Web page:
GPs should routinely ask their older patients to set up a personally controlled electronic health record to help them share medical information with their families, according to the chair of the National E-Health Transition Authority.
Dr Steve Hambleton, who is also a Queensland GP, said that in his experience only a couple of patients have ever declined the chance to register for a personally controlled electronic health record (PCEHR).
“From a GP point of view, we do want a patient to share information with their family, especially as they get older and develop more illnesses”, Dr Hambleton told MJA InSight.
He was commenting on US research that found elderly patients often shared control of their personal health information and decision making with family and friends, but the sharing involved complex issues, even under the most well meaning circumstances. (1)
The research was based on group discussions with patients aged over 75 years and with individuals who assisted an older family member, finding broad support for sharing personal health information with caregivers if it would benefit the older patient. However, concerns were raised about autonomy and control, respect for preferences, micromanagement and snooping, and unintended information disclosure.
An accompanying commentary said the study highlighted the importance of developing user-centred software that met the information sharing needs and preferences of older patients and their families. (2)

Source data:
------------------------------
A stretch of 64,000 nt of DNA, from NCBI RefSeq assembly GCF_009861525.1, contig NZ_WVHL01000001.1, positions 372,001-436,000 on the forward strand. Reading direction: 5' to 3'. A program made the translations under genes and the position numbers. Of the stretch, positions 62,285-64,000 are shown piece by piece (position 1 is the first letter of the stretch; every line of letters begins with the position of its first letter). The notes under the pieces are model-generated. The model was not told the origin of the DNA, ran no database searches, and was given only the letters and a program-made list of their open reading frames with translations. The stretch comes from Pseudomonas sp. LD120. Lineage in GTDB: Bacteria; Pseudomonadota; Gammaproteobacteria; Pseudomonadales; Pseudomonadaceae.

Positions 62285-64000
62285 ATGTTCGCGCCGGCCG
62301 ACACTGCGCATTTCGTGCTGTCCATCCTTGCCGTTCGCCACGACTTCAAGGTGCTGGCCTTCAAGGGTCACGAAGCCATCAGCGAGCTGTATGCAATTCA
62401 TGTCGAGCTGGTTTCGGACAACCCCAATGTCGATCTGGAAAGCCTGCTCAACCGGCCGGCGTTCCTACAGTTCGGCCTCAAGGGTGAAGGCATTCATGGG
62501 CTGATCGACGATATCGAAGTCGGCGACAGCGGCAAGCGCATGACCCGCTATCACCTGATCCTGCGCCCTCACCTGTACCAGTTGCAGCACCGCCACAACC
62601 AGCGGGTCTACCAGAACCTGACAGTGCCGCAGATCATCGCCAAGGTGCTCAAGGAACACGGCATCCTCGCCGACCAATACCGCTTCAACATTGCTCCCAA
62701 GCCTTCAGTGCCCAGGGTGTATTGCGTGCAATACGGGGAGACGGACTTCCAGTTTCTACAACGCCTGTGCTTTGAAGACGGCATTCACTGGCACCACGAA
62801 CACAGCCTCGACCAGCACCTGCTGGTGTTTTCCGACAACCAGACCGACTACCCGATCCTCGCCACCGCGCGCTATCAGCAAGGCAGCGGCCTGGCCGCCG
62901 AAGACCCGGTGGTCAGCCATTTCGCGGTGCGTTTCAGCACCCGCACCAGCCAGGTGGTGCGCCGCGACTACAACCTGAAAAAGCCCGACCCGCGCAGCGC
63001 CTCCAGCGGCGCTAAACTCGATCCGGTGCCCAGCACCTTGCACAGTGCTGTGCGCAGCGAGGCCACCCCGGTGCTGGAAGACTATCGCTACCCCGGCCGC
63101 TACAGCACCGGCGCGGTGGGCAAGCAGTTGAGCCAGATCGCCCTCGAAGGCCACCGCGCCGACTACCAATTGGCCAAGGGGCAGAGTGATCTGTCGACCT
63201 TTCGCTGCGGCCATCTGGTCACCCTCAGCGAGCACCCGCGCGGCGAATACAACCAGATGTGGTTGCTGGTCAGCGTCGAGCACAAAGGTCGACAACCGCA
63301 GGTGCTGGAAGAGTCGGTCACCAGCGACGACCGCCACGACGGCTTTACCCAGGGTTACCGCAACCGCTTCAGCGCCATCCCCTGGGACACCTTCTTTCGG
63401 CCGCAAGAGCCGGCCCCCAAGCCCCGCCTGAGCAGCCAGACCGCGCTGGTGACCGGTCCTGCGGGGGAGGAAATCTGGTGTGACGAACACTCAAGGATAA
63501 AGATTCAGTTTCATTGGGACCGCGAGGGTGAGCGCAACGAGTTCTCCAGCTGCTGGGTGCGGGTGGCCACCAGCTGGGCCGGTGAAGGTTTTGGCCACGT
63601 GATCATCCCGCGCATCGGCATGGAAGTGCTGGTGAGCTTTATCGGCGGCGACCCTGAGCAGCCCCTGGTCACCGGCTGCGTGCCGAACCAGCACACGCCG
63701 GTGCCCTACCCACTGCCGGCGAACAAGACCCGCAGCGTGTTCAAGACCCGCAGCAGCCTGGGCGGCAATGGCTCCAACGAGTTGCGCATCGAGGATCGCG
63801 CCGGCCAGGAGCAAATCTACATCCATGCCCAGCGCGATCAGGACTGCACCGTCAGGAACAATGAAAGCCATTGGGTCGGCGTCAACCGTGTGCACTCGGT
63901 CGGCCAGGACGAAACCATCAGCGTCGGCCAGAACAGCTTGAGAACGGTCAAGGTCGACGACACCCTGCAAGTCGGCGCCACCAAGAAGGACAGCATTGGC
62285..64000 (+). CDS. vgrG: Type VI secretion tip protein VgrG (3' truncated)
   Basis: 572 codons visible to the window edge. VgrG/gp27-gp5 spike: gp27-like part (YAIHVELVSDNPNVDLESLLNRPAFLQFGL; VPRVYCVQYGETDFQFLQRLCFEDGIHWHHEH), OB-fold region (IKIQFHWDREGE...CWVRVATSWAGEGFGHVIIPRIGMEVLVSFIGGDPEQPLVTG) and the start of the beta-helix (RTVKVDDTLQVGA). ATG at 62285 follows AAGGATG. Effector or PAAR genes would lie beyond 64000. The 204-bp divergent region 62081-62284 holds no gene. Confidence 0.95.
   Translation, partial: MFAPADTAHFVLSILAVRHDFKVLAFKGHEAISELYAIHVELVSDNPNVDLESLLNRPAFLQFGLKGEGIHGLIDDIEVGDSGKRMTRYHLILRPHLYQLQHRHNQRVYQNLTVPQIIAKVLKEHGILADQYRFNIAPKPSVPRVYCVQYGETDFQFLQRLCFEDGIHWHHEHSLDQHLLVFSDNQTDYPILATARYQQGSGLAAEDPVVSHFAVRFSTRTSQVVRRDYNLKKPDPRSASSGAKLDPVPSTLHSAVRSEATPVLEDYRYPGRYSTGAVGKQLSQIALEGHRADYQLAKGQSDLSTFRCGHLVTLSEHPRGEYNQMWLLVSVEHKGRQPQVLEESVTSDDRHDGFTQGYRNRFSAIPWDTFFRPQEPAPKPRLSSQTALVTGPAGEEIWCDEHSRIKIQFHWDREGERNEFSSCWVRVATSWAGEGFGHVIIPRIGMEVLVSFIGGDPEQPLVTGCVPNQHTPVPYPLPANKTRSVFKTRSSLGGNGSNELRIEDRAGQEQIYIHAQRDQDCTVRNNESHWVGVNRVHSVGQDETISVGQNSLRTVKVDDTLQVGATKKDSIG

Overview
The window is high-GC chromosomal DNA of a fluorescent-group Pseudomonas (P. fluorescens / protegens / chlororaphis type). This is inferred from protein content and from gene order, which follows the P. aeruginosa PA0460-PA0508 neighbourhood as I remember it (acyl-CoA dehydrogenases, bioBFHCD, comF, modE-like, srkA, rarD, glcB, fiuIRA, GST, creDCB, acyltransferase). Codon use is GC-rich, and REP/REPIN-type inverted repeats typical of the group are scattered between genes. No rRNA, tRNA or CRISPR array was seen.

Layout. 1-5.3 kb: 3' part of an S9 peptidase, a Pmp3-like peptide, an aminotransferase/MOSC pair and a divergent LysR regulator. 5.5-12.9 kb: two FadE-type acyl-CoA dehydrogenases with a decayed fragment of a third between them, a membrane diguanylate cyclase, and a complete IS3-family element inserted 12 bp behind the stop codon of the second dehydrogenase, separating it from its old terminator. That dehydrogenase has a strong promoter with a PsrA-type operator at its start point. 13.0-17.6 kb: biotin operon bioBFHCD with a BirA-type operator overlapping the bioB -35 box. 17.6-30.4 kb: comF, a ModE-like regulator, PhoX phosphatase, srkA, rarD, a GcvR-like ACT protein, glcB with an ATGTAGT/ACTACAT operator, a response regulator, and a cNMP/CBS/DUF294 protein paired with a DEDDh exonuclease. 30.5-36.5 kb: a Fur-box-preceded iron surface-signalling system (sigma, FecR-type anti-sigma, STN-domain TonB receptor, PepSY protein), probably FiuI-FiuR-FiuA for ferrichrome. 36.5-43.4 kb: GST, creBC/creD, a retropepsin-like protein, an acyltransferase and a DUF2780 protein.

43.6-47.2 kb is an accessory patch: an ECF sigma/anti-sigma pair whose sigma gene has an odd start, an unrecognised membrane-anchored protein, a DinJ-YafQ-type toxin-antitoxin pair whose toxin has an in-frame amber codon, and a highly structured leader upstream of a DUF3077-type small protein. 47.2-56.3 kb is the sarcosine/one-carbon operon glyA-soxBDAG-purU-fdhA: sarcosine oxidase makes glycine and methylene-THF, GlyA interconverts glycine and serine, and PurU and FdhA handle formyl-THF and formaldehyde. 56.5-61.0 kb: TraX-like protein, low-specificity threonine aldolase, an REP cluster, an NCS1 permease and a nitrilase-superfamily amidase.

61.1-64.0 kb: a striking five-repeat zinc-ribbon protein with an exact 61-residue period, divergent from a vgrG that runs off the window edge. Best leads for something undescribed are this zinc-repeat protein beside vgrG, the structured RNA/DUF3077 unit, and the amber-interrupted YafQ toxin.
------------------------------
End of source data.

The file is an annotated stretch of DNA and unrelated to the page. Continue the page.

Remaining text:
Dr Hambleton told MJA InSight that Australia’s approach to information sharing was “the envy of nearly every other country in the world”.
He said the PCEHR allowed a patient to give a nominated family member, or an authorised representative, access to their medical information.
“The PCEHR is an extraordinary achievement. It’s an easy opt-in, opt-out resource that has standardised information, standardised nomenclature, standardised medical terminology”, he said.
Dr Jesse Jansen, of the University of Sydney’s school of public health, told MJA InSight that the US study cohort was not directly applicable to the whole of Australia as it was conducted in a metropolitan area among a group of well educated, white and mostly female participants.
“In the Australian context, the findings might be different for older Australians and their families living in rural areas, and for older people from CALD [culturally and linguistically diverse] backgrounds”, Dr Jansen said.
However, she agreed with the researchers that there was no one-size-fits-all approach to information sharing because “not only do preferences differ from individual to individual, but they are also likely to vary over time depending on how healthy or frail the older person is”.
Ian Day, chief executive officer of the Council on the Ageing NSW, told MJA InSight that “right now as a culture, we’re not doing an overly good job at preparing people for the latter stage of their life”.
Mr Day said that elder abuse was becoming a “major” problem, underlining the importance of encouraging patients to nominate, early on, which members of their family they would like to share their medical information with.
Dr Jansen said that despite the size of Australia’s ageing population, they were still considerably underrepresented in medical and psychosocial studies.
“Little is known about how to best address the decision-making needs of older people and their families so more research is clearly needed”, she said.
(Photo: Pamela Moore / iStock)